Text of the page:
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Prototype: Swiss Federal Railways (SBB) class C 5/6 "Elephant" steam freight locomotive, with a 3-axle tender and conversion to oil firing. Locomotive road number 2976. The locomotive looks as it did in the Fifties.
Model: The locomotive has a digital decoder and extensive sound functions. It also has controlled high-efficiency propulsion with a flywheel, mounted in the boiler. 5 axles powered. Traction tires. The locomotive and tender are constructed chiefly of metal. The locomotive has a factory-installed 72270 smoke unit. The triple headlights on the locomotive and 2 lights on the tender change over with the direction of travel. They and the built-in smoke unit will work in conventional operation and can be controlled digitally. The cab lighting can also be controlled digitally. Maintenance-free, warm white LEDs are used for the lighting. There is an adjustable coupling with a guide mechanism between the locomotive and tender. The front of the locomotive has an NEM pocket and a close coupler. The rear of the tender has an NEM pocket, a close coupler, and a guide mechanism. The minimum radius for operation is 360 mm / 14-3/16". Piston rod protection sleeves and imitation prototype couplers are included. Length over the buffers 22.3 cm / 8-3/4".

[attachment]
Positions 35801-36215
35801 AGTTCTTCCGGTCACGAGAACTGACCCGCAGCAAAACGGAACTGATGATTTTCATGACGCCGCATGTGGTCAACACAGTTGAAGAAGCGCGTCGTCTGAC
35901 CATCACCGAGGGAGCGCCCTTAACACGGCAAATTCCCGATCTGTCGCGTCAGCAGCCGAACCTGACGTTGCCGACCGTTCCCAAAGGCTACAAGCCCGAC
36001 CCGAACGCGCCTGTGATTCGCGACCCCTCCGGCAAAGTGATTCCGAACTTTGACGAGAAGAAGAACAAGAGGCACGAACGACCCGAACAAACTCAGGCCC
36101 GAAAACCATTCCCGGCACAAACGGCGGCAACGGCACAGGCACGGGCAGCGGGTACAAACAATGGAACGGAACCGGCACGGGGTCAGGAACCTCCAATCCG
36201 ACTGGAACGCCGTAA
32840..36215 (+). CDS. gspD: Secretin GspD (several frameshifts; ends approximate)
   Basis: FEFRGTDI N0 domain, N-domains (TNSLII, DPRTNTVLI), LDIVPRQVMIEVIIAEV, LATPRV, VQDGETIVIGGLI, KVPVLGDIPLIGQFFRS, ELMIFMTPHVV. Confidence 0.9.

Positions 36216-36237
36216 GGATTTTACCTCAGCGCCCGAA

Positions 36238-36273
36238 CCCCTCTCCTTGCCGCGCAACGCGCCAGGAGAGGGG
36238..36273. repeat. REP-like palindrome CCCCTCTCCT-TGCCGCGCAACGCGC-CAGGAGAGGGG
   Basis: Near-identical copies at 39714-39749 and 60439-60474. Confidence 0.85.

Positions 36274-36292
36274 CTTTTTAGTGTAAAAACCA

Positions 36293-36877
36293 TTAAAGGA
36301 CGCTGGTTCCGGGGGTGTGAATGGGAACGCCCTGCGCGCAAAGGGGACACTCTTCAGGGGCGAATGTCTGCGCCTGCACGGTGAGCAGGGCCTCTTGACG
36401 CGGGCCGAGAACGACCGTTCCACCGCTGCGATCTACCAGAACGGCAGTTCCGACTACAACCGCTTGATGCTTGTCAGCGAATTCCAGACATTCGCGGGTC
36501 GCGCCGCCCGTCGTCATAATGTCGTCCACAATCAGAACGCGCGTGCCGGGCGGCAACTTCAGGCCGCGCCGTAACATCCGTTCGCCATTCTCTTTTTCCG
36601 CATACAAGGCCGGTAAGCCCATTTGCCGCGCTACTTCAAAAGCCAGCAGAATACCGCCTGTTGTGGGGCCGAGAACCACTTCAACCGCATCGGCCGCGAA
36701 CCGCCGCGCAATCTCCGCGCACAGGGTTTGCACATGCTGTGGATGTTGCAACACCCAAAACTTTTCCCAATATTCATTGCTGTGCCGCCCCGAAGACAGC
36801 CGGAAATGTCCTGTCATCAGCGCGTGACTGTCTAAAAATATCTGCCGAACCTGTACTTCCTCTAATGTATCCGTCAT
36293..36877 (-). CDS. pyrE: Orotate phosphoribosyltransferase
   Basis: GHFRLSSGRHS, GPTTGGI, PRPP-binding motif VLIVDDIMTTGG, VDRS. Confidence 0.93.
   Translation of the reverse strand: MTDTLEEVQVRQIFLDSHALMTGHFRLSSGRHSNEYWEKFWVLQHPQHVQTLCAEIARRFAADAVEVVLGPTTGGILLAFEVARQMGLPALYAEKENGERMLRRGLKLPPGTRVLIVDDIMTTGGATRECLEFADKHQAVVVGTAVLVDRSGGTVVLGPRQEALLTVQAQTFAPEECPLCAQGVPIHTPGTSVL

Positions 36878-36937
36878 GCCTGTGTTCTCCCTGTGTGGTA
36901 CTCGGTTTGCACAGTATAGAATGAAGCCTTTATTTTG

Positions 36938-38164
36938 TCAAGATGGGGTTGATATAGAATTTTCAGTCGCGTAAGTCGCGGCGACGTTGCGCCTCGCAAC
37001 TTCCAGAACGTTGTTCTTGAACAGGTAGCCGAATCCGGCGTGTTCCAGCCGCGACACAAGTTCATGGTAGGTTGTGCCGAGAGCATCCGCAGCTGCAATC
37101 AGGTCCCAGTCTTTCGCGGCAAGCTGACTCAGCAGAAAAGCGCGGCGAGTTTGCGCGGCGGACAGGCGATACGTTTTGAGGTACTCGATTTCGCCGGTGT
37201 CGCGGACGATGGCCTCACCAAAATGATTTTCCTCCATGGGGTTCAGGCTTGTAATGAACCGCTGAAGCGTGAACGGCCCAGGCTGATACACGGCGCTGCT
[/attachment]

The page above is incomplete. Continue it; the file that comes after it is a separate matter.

SBB Class C 5/6 Steam Locomotive, Road Number 2976, with Oil Firing After the Swiss Federal Railways (SBB) took over the Gotthard Line in 1909, it quickly became apparent that locomotives had to be acquired with greater performance in order to make operations on the steep grades on the Gotthard and the approach lines on flat territory more efficient. In addition to serving as motive power for freight locomotives, these locomotives also had to be capable of pulling express trains on the steep grades, which required a maximum speed of 65 km/h / 41 mph in addition to high pulling power. The two prototypes, road numbers 2901 and 2902, of the class C 5/6 were available for testing as early as 1913. They were equipped with four-cylinder running gear and simple expansion, which did not turn out particularly well. On the regular production locomotives, recourse was therefore made to the good experiences with the running gear for the C 4/5 locomotives in the series 2701-32 and four-cylinder compound running gear based on “Von-Borries” was installed. Between 1913 and 1917, 28 regular production units were placed into service with the road numbers 2951-2978, whereby road number 2978 was also the last standard gauge steam locomotive delivered to the SBB. However as early as 1921, these units (immediately designated as “Elephants”) became superfluous with the complete electrification of the Gotthard Line, and they were transferred to flat territory as well as to large switchyards. Even though Swiss steam operation had lost importance due to the rapid electrification of the main lines, there was still experiments with oil firing on steam locomotives to save fuel and realize simpler operation. The designer Edwin Sprenger from Goldau patented such a setup and in the Thirties, he tested it on an SBB Ec 3/5. In 1952, Sprenger asked the SBB again whether he could install his improved oil firing on a C 5/6 and test it in operation. The SBB agreed and the C 5/6, road number 2976, was selected. Shortly before this, it had been overhauled internally with the replacement of the firebox tube wall and was now ready to run trouble-free. The first official test run with a freight train took place on December 3, 1953 between Erstfeld and Aarau and the results were encouraging. The oil consumption was significantly less than coal firing. Initially, the locomotive was run with heating oil, which was carried in a 4,000 liter / 1,057 gallon tank in the tender. Later, the tank volume was increased to 7,000 liters / 1,849 gallons and a steam heating system was installed so that the unit could be fired with cheaper heavy oil. Despite the good results with the “Oilephant”, the SBB showed little interest in converting other locomotives. In December of 1962, the C 5/6, road number 2976, was “mothballed” in Erstfeld and it was no longer put into operation. After its official retirement at the end of March 1965, it was then quickly scrapped.
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